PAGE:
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Business Water

Every business is looking for effective ways to reduce utility bills these days. With prices for electricity and gas increasing all the time, it’s important to make efficiencies across commercial water usage wherever possible.

Business water use can typically be separated into three tiers in terms of quantities used and related industries:

  • High usage, which includes industrial manufacturing, large factories, multi-site organisations, farming, and food and drinks production.
  • Medium usage such as cafés, restaurants, barbers and hairdressers.
  • Low usage of under 6,000 m3 per year. This covers small offices and independent high street shops.

If your business comes under the high water usage category, then even the smallest water efficiency measures can add up to major savings in the long run.

Water usage in the UK

There is a growing awareness of what’s been termed the ‘water footprint’, which is a calculation of the total amount of water needed in order to produce food and products.

With food production, it is obvious where most of the water footprint comes from and why so much is needed. Farmers need to water their crops as well as provide water for livestock to drink. In wet countries like the UK, the majority of the water will come through rainfall or is taken from rivers and reservoirs which are replenished with rain.

The quantities of water needed to produce food are staggering – as individuals, our total water footprint for food consumption is more than 3,000 litres of water per day. Producing just one tomato, for example, uses around 50 litres of water; one potato uses around 290 litres; and the production of one kilogram of beef takes a massive 15,400 litres.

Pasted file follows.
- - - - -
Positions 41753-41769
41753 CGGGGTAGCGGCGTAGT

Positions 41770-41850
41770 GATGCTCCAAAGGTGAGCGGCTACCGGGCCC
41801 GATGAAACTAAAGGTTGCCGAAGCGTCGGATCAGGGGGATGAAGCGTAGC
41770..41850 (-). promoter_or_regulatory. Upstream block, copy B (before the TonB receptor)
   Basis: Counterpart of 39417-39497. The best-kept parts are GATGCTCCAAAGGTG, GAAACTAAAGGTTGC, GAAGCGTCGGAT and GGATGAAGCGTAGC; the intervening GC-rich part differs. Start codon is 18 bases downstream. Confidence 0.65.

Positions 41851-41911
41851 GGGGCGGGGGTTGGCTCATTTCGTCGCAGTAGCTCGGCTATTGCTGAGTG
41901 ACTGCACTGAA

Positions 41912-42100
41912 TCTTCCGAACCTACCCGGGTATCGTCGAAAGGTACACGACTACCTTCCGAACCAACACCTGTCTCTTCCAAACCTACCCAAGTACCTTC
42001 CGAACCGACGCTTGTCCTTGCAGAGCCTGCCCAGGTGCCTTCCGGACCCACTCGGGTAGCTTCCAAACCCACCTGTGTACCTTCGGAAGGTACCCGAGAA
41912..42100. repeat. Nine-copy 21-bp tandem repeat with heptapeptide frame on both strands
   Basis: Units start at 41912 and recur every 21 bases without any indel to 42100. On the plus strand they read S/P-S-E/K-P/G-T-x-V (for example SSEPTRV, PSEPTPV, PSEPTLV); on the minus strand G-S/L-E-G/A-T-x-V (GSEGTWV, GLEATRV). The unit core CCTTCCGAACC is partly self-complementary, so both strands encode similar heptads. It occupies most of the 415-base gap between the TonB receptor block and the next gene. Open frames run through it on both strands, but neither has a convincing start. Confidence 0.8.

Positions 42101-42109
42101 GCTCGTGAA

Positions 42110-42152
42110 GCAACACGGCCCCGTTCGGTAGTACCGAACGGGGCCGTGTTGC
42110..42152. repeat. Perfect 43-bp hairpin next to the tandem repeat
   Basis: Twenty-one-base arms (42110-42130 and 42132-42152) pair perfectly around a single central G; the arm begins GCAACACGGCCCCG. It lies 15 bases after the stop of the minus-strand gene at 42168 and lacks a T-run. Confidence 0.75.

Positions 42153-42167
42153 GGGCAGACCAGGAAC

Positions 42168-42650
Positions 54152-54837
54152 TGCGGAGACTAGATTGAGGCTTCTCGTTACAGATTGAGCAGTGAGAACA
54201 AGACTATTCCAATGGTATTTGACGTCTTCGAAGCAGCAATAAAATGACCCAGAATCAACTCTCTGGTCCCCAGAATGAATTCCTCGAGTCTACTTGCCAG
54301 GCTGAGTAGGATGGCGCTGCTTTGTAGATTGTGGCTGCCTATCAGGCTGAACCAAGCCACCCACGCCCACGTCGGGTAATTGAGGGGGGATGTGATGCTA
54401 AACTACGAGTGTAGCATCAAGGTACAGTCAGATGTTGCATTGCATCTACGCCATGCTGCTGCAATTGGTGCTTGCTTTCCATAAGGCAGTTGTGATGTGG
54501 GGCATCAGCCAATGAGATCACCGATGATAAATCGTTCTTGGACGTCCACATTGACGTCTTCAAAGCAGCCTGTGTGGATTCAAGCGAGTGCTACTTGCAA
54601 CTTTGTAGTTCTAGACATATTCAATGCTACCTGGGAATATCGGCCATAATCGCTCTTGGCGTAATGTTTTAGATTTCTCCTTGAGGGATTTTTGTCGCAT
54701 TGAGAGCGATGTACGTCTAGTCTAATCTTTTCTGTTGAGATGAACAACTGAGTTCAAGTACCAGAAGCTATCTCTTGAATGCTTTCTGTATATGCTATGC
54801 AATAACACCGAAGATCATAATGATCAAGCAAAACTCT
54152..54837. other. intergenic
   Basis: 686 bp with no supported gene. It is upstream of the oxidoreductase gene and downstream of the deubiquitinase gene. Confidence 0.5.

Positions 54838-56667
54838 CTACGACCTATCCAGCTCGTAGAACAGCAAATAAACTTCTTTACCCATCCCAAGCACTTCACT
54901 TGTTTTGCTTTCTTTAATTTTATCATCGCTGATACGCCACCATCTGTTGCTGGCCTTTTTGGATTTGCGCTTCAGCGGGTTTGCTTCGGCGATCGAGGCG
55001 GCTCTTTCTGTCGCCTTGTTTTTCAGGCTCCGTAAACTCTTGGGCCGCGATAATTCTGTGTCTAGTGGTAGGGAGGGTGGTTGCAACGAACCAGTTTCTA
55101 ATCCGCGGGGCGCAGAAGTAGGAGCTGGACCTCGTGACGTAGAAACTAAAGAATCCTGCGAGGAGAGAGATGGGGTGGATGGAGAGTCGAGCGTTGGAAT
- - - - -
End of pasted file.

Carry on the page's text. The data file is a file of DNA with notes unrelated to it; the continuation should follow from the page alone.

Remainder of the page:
When it comes to products, the amount of water used is equally large. The creation of just one pound of plastic will consume around 100 litres of water, a smartphone will need 14,500 litres, and a car could require anything up to 100,000 litres by the time it reaches the forecourt. Our clothes are also very thirsty. The humble pair of jeans, for example, is one of the biggest water users. And the fast fashion industry, which encourages so many of us to have wardrobes stuffed with clothes we hardly ever wear, is the second-largest consumer of water in the world.

Learn more about water sustainability.


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How businesses are reducing their water consumption

The good news for any company’s bottom line, as well as for the planet, is that there are daily steps you can take to reduce water usage. And businesses around the world are already adopting these practices.

Many of the largest manufacturers and producers are taking the lead. Through a variety of water-saving initiatives, Unilever, for example, reduced the volume of water used in its manufacturing sites by 49% per tonne of production. As part of its 2030 Water Security Strategy, soft drinks juggernaut Coca-Cola has pledged to reduce and reuse water, restore watersheds and replenish more water than it uses in its operations around the world.

How you can save water at your business

It doesn’t matter if your company is large or small, a global manufacturer or a corner shop, there are always ways of saving water and saving money, such as using rainwater for irrigation or toilet flushing. We offer water efficiency audits that will take an overview of your existing water usage and enable us to suggest changes that will increase your water efficiency, which could potentially pay for themselves quickly.

We also offer other services, which include business water services, wastewater management. Get in touch today.

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